Inspecting the Source of the Website

In order to have an idea on the structure of the website, browsers such as Google Chrome and Mozilla Firefox include tools for Web Developers. For purpose of illustration but without loss of generality, this article will only scrape portion (why? read on and see the explanation below) of the September 2018 earthquake events. The web developer tools can be accessed from Tools > Web Developer in Firefox, and can be accessed from View > Developer in Google Chrome. The following video shows how to use the inspector tool of the Mozilla Firefox.

Scraping using Julia

To perform web scraping, Julia offers three libraries for the job, and these are Cascadia.jl, Gumbo.jl and HTTP.jl. HTTP.jl is used to download the frontend source code of the website, which then is parsed by Gumbo.jl into a hierarchical structured object; and Cascadia.jl provides a CSS selector API for easy navigation.

To start with, the following code will download the frontend source code of the PHIVOLCS’ Seismic Events for September 2018. Extract the HTML source code and parsed it as follows: Now to extract the header of the HTML table, use the Web Developer Tools for preliminary inspection on the components of the website. As shown in the screenshot below, the header of the table is enclosed inside the p tag of the td. Further, the p tag is of class auto-style33, which can be accessed via CSS selector by simply prefixing it with ., i.e. .auto-style33. qres contains the HTML tags that matched the CSS selector’s query. The result is further cleaned by removing the tabs, spaces and line breaks via Regular Expressions, and is done as follows: Having the header names, next is to extract the data from the HTML table. Upon inspection, the tds containing the data next to the header rows seem to have the following classes (see screenshot below): auto-style21 for first column (Date-Time), auto-style81 for second column (Latitude), auto-style80 for third and fourth columns (Longitude and Depth), auto-style74 for fifth column (Magnitude), and auto-style79 for sixth column (Location). Unfortunately, this is not consistent across rows (trs), and is therefore best not to use it with Cascadia.jl. Instead, use Gumbo.jl to navigate down the hierarchy of the Document Object Model of the HTML. Starting with the table tag which is of class .MsoNormalTable (see screenshot below), the extraction proceeds down to tbody then to tr and finally to td. The following code describes how parsing is done, read the comments:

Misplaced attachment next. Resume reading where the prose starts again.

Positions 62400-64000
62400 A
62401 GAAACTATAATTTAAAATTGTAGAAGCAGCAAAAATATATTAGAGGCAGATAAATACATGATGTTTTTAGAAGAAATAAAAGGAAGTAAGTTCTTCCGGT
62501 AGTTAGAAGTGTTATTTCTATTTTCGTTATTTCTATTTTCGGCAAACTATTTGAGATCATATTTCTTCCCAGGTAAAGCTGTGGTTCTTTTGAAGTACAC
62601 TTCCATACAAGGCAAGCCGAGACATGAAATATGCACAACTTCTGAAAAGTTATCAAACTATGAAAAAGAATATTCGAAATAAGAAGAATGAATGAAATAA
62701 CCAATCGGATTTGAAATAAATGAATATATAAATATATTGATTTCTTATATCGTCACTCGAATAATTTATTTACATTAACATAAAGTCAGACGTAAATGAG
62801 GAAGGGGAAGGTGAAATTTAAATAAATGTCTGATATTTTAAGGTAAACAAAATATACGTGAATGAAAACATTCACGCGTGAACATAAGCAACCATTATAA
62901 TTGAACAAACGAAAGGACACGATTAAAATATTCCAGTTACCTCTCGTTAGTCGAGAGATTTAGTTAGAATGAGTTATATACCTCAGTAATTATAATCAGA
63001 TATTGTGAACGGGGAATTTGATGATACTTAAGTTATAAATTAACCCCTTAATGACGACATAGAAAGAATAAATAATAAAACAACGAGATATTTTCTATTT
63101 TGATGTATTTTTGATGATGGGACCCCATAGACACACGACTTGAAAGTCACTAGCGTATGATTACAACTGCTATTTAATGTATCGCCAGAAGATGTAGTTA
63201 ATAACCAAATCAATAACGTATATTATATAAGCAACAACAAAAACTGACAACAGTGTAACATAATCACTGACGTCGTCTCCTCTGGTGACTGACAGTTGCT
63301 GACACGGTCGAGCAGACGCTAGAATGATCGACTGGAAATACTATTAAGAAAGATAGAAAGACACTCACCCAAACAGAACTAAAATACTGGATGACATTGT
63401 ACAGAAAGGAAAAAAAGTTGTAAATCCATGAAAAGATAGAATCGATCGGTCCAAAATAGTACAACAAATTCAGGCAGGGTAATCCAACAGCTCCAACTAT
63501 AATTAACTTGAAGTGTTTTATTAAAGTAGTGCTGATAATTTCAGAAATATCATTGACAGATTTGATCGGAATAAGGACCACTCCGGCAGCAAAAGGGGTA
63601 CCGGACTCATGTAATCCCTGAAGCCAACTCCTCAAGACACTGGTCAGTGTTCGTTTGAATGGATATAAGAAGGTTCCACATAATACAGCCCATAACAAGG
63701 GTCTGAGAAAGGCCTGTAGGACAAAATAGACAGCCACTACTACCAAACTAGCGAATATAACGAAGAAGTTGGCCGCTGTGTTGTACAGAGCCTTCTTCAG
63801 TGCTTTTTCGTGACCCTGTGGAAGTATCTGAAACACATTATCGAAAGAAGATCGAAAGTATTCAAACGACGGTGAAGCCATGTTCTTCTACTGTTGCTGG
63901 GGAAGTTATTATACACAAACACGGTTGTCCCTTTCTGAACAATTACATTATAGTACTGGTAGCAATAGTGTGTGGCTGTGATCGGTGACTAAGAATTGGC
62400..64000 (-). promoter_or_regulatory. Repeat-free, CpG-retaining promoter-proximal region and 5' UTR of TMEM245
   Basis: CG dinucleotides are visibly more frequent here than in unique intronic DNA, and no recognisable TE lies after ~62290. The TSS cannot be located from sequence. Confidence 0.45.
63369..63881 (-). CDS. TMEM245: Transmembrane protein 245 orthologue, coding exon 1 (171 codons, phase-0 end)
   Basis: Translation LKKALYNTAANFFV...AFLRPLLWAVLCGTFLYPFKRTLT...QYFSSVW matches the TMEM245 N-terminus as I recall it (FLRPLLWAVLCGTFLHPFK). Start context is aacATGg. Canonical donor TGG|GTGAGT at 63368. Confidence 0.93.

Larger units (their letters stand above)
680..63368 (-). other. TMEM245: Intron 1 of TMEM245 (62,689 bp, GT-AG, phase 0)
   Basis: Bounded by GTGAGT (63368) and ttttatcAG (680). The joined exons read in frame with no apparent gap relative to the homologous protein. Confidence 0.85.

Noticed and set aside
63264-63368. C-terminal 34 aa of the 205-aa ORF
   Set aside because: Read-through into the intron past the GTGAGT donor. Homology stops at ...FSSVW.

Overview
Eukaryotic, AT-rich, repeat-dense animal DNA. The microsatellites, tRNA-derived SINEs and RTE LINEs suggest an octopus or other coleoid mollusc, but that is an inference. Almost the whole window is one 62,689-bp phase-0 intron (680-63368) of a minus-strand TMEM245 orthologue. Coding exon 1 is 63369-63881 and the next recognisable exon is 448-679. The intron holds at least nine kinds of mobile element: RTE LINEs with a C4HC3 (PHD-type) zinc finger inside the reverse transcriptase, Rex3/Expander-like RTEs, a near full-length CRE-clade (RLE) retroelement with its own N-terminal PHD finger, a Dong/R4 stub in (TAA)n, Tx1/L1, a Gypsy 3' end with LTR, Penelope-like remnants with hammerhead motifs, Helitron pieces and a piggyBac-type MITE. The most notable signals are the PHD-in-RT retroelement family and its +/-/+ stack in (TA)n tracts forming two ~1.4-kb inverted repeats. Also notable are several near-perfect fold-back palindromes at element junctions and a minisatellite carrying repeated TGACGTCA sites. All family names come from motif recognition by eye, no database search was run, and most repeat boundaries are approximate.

Complete Code for PHIVOLCS’ September 2018 (Portion) Seismic Events

The September 2018 Seismic Events are encoded in two separate HTML tables of the same class, named MsoNormalTable. For purpose of simplicity, this article will only scrape the first portion (3rd-indexed, see line 14 below: tbody = html[3][1];) of the table (581 rows). The second portion (4th-indexed, change line 14 below to: tbody = html[4][1];) is left to the reader to try out and scrape it as well.

The following code wraps the parsers into functions, namely htmldoc (downloads and parses the HTML source code of the site), scraper (scrapes the downloaded HTML document), firstcolumn (logic for parsing the first column of the table, used inside scraper function). Having the data, analyst can now proceed to do exploratory analyses, for example the following is the descriptive statistics of the variables: describe is clever enough not only to not return mean and median for non-continuous variables, but also determine the min, max and nunique (number of uniques) for these variables (date and location).

End Note

I use Python primarily at work with BeautifulSoup as my go-to library for web scraping. Compared to Cascadia.jl and Gumbo.jl, BeautifulSoup offers comprehensive documentations and other resources that are useful for figuring out bugs, and understand how the module works. Having said, I hope this article somehow contributed to the documentation of the said Julia libraries. Further, I am confident to say that Cascadia.jl and Gumbo.jl are stable enough for the job.

Lastly, as a precaution to beginners, make sure to read the privacy policy (if any) of any website you want to scrape.